Sunday Classic Trailer Picks 002: The Old Dark House (1963)

Olddarkhouse1963Trailers can really either be very good or very bad. They can often do a disservice both to the movie they are touting by completely misselling it, or giving away too much. What I’m wanting to focus on here, though, are trailers for classic movies that get it right. Those that really leave you wanting more, just the way they should.

Actually, in looking around for trailers this week, I turned up one that surprised me. William Castle is an acknowledged master of ballyhoo who definitely knew how to sell a film. When I saw that he had teamed up with Hammer films for a remake of the 1932 James Whale classic The Old Dark House, I knew the trailer was likely to be interesting, and I definitely found that to be the case, but not for the reasons I expected. Here, take a look at this:

Okay, that’s fine, and though seemingly a bit low-key compared to some of Mr. Castle’s other trailers, it’s pretty much what I would expect. However, when I decided to do a little more digging to see if I could find a version that was a bit higher quality, I found myself confronted with this:

Wait, what? Yeah, you could say that looks (and sounds) a bit different. So what’s going on here? Well, from what I have been able to turn up, the second trailer was actually the original one cut by Hammer for the British release, and then it was adapted by Mr. Castle for his release of the movie in the US.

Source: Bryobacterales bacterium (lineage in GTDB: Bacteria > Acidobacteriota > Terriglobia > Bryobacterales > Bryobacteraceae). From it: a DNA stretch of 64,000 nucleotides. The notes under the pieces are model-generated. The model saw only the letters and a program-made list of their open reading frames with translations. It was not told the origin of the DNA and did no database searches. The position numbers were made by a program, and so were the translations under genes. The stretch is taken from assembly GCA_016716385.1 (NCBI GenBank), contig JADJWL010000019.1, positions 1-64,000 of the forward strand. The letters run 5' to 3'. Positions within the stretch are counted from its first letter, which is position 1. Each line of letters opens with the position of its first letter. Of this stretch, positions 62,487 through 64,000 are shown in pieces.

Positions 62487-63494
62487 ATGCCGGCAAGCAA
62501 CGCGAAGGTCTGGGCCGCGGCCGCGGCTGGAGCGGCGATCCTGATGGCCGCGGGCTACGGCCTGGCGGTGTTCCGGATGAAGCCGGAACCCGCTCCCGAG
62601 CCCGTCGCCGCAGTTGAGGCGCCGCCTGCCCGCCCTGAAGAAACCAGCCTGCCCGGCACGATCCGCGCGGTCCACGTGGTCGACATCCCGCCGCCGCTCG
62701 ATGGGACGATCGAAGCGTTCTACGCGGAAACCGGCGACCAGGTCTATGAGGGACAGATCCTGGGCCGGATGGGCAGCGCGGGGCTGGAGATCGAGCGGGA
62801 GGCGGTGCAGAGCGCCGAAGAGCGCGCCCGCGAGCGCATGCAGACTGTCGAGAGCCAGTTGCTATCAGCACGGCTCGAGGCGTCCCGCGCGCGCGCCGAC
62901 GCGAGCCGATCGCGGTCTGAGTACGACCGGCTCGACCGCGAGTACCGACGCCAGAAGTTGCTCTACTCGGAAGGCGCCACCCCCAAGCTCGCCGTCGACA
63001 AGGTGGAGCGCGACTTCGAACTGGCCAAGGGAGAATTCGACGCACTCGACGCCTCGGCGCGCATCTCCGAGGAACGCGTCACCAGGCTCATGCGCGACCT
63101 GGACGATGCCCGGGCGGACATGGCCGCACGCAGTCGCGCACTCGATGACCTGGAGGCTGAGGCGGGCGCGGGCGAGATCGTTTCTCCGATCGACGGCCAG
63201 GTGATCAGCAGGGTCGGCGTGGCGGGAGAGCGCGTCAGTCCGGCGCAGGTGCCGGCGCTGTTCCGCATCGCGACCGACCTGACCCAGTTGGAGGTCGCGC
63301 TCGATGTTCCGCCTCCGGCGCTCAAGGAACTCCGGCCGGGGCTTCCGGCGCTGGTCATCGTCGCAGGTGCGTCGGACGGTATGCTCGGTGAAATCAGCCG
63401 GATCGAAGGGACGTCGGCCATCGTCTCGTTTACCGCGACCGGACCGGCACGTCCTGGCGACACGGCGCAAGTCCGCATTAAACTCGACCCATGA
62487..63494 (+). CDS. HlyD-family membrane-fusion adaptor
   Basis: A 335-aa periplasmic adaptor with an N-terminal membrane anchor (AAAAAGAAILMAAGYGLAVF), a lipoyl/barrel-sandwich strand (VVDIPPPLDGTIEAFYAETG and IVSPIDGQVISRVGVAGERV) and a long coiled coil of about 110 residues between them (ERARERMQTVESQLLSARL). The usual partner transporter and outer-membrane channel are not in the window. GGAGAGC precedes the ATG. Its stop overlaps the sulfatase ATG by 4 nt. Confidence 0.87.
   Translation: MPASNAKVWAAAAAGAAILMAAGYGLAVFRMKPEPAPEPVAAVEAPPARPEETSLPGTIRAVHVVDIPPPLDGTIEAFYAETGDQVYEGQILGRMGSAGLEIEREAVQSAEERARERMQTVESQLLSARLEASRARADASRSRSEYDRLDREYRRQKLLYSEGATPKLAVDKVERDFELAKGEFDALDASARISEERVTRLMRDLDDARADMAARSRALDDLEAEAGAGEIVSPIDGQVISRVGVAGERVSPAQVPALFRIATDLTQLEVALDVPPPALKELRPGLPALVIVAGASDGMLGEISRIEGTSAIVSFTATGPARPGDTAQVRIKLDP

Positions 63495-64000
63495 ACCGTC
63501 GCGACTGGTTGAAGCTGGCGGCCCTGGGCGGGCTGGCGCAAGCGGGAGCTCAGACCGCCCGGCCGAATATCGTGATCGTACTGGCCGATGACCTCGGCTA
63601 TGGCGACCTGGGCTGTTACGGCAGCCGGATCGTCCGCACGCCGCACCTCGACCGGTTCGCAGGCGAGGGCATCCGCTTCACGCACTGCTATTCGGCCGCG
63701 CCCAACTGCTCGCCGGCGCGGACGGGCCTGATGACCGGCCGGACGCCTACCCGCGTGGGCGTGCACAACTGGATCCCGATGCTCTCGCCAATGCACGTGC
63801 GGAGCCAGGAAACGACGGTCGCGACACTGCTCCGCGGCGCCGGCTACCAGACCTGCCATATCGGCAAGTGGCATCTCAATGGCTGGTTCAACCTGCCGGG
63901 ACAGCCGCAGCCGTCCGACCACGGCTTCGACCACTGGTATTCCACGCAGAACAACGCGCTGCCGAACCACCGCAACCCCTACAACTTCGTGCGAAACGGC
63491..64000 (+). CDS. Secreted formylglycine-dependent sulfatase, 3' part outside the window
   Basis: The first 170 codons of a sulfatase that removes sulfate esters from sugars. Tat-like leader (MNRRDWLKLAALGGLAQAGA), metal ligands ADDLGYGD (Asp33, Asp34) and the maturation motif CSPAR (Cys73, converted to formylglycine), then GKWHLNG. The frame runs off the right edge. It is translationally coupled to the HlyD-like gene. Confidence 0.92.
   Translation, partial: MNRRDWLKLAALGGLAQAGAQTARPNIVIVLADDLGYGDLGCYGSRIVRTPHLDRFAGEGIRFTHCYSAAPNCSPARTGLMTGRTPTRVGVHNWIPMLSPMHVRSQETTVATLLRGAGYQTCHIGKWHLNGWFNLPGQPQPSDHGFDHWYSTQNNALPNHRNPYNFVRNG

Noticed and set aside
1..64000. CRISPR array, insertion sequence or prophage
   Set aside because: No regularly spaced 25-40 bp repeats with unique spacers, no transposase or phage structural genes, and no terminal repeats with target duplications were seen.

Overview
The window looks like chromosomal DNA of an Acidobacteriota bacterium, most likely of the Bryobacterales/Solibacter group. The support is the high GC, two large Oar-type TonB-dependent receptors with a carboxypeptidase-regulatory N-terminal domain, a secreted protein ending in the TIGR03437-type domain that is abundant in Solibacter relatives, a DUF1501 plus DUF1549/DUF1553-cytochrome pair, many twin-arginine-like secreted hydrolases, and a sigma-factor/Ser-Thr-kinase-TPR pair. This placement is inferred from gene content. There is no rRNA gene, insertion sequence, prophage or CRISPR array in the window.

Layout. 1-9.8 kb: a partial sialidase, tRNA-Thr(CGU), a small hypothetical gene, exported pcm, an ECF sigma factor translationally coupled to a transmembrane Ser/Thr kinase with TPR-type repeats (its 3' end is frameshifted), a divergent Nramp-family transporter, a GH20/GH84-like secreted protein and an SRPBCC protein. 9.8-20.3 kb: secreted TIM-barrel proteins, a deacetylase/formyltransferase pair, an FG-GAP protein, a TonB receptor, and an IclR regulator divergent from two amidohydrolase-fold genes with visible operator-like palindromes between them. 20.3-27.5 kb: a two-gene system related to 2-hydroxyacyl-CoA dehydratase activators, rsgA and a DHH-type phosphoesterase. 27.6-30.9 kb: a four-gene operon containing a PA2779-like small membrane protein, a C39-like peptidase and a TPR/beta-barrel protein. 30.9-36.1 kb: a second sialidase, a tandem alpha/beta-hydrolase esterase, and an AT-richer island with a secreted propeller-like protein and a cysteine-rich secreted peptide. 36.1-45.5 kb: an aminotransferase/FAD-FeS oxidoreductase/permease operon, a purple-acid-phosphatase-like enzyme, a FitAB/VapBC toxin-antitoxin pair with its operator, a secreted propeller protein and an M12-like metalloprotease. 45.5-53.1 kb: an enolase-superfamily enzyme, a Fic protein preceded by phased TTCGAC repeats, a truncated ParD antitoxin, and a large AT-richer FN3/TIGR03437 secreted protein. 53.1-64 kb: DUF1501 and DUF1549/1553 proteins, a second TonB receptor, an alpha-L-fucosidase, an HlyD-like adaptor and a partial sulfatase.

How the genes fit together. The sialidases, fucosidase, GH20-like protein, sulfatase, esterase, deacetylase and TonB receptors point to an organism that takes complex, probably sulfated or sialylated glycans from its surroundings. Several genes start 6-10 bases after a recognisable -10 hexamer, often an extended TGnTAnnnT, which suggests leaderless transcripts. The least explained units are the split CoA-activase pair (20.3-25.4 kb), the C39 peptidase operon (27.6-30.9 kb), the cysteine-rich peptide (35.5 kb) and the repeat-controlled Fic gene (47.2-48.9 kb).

As far as the black and white versus color versions of the film, apparently it was shot in Eastmancolor, but was converted to black and white or at least shown that way here in the states which seems a very odd choice indeed. I suppose it was seen by Mr. Castle as a cost-saving measure as the prints would probably be cheaper to copy, but you might think that Hammer would have some objections to that, as their name was also going to be associated with the film. Honestly this has left me more curios about the film than before, and I’m somewhat interested to sit down with both versions of the movie to see what other changes were made for the US release.

So what do you think about these Old Dark House trailers? Is one more effective than the other as far as making you want to see the movie? And do you know of any really good trailers? Or are there any classic films you’d like to see trailers for?   Let me know in the comment below.

Until next time, Happy Viewing!


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